jules88 wrote:My husband was working in the front yard and noticed my son "just standing around". So, he asked me to come and see. I saw him kicking the ball.
So it sounds like the two of you need to spend some time together
over the next few months observing, so that you'll both see the same things instead of having dueling observations.
jules88 wrote:My husband think that we should revisit the "public school" idea because he seems to be shy around lots of kids and my husband doesn't like to see him not "included". I put that in quotes because I don't think he is left out I think that he choses to not participate.
Could be! My (happily always homeschooled) kids once asked me not to take them to playgrounds where there were any kids from other families because they had much more fun playing without others. I did it for a little while and then gradually started teaching them rules for sharing the playground successfully with others, getting along with crowds, waiting their turn, etc., etc. As it is, they always get lots of playgrounds to themselves because we go during the school day. But when others are there or come while we're there I remind them to share and get along.
Also, when we were kids it looked to me like my younger brother did a lot of standing around not being included in the neighborhood sports, yet his memory is that he felt completely included and had a blast with those guys. (We were all in public school together.)
jules88 wrote:...he doesn't like to play with more that one or at the most two boys at a time. "It just never works out" he says.
So I'd say the homeschooled child isn't the only one who needs to be taught to get along with groups. (I wouldn't try to teach all the others, but maybe two or three at a time when they come over to my house.) I would talk it over with my child and try to help him figure out how to relate to people who are less mature and less educated than he is. I suspect he will have to deal with that all the rest of his life.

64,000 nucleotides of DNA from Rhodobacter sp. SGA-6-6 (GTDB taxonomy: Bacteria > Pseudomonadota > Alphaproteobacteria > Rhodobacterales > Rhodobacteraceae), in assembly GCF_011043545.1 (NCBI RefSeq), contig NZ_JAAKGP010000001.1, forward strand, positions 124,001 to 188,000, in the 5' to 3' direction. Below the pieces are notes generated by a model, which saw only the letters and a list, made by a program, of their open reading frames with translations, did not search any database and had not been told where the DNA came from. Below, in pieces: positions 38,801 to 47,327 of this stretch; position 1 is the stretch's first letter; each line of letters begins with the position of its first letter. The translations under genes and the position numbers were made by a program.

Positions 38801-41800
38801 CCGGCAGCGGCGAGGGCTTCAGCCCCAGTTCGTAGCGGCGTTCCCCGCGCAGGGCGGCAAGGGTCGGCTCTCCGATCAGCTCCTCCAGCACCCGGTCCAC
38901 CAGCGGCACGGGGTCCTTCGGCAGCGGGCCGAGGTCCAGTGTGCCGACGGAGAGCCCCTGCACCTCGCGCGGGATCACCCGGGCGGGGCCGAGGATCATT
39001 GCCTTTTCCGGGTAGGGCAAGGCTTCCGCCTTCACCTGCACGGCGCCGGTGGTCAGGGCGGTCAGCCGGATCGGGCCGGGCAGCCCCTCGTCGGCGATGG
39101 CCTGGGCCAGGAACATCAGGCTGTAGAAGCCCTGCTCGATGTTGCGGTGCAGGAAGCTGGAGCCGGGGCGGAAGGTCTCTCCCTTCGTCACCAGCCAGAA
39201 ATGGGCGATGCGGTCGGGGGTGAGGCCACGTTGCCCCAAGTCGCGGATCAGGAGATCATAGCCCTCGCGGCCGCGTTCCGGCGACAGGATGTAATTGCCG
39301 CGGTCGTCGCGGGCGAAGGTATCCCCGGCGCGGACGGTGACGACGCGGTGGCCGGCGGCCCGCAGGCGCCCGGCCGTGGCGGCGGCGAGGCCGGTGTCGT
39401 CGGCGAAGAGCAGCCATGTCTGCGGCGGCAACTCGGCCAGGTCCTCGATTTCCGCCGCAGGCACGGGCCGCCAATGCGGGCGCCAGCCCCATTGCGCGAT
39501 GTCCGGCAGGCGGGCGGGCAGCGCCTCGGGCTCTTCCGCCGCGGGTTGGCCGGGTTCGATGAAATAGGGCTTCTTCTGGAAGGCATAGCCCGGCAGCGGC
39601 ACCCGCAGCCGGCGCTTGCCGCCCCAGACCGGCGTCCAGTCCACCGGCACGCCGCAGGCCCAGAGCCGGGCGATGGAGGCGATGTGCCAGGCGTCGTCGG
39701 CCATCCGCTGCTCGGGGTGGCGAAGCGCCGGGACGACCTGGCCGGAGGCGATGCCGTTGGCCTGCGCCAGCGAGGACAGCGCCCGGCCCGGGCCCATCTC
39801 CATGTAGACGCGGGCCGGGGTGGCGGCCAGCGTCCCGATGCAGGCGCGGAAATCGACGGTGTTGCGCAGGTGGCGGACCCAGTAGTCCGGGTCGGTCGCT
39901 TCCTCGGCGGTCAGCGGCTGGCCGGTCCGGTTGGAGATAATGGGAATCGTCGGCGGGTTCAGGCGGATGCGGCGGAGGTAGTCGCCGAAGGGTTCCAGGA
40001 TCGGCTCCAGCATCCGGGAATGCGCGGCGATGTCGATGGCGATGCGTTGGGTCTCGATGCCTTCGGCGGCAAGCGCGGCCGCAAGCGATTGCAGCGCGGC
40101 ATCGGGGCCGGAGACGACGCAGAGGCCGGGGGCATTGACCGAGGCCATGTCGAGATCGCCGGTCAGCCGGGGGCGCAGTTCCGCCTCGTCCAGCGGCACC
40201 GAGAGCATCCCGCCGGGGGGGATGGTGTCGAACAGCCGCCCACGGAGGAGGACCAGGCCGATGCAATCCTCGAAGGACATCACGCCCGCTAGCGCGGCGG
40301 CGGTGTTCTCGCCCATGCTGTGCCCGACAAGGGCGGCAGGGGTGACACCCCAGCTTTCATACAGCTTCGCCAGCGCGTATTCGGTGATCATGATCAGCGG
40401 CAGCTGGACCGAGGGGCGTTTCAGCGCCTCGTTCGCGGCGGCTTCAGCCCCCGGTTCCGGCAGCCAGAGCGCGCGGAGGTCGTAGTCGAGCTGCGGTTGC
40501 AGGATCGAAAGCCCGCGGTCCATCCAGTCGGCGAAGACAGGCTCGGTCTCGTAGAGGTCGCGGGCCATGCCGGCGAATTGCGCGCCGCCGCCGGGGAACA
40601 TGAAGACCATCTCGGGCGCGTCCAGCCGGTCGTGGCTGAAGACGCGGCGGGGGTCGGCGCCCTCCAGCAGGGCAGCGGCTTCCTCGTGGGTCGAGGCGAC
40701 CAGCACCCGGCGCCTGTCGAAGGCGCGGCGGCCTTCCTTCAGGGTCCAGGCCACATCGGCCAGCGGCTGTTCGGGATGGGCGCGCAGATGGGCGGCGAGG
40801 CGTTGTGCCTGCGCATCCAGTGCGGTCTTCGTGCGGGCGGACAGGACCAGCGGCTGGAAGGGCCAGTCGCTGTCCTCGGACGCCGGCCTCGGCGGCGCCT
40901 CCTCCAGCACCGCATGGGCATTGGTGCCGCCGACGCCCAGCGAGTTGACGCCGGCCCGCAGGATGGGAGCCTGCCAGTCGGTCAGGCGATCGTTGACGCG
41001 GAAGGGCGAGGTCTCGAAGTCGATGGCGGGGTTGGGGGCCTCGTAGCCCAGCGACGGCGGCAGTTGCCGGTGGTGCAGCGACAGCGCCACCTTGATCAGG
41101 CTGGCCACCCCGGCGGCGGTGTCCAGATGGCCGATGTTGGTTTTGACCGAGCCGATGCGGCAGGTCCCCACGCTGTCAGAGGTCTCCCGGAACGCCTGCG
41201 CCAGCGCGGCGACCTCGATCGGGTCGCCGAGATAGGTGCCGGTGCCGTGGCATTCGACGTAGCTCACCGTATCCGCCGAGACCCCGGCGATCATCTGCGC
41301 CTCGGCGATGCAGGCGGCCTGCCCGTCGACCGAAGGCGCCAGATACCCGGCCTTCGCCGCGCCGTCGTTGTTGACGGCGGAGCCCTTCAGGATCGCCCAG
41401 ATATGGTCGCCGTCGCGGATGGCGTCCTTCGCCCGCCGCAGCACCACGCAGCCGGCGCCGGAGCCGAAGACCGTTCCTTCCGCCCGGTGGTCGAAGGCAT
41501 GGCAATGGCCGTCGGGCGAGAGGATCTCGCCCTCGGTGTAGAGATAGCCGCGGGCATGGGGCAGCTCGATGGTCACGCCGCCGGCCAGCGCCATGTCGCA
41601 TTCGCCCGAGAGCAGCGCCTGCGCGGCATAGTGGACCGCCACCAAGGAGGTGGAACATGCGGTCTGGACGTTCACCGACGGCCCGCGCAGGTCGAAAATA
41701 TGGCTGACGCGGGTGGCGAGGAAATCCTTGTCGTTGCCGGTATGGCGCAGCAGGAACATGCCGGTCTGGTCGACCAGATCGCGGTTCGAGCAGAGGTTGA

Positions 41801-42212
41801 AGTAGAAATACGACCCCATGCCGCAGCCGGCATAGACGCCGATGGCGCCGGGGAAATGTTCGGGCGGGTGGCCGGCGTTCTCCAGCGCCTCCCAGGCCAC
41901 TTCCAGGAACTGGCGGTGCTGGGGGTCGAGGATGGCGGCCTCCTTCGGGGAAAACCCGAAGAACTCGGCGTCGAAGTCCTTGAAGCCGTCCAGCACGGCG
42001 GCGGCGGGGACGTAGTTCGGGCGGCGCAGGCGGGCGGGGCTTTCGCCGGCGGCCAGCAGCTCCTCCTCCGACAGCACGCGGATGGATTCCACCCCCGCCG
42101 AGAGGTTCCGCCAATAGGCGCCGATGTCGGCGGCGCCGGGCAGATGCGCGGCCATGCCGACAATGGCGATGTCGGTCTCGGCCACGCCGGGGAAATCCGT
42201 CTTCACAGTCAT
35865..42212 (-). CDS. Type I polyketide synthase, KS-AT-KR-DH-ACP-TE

jules88 wrote:He doesn't like to have to choose which boy to play with when they both want to do something different.
Oh, I sympathize with him! One of the most vivid memories from my childhood is the two girls who lived on either side of my house coming over separately and telling me not to play with the other one! Mostly they were best friends (they had lived there before I moved in) but they would have fights. I learned from my religious upbringing to tell them I liked them both and I was going to play with them both, whether separately or all together.
jules88 wrote:He will frequently come home from one of the boys houses because he does't agree with or like how they are playing.
This might be something to discuss with your husband. What should your
family's values be? Are you going to praise him for walking away when he's uncomfortable and standing alone above the fray? Or are you going to teach him to be a team player?
jules88 wrote:...when he is in large groups...he "doesn't do well" (my husbands words).
Home educating gives us as parents the opportunity to teach our kids everything they need to know, whether social or whatever. We don't have to use the sink-or-swim method. Tell your husband that teaching your son by precept and example is more effective than letting him figure things out from a crowd of immature kids his own age. Work together on teaching him specifically how the two of you would like to see him behave in a large group.
jules88 wrote:According to my husband, when they were doing some writing activity with the boy scouts, he couldn't write as well, or spell and needed my husbands help alot.
Maybe he can write and spell as well as the others but is aware of his own imperfections and dissatisfied with them and wants older, more experienced people to help him improve himself as he goes along. Maybe the other boys can't write or spell any better than your son but have no idea that they're doing it badly and are unwilling to accept good advice or improve themselves.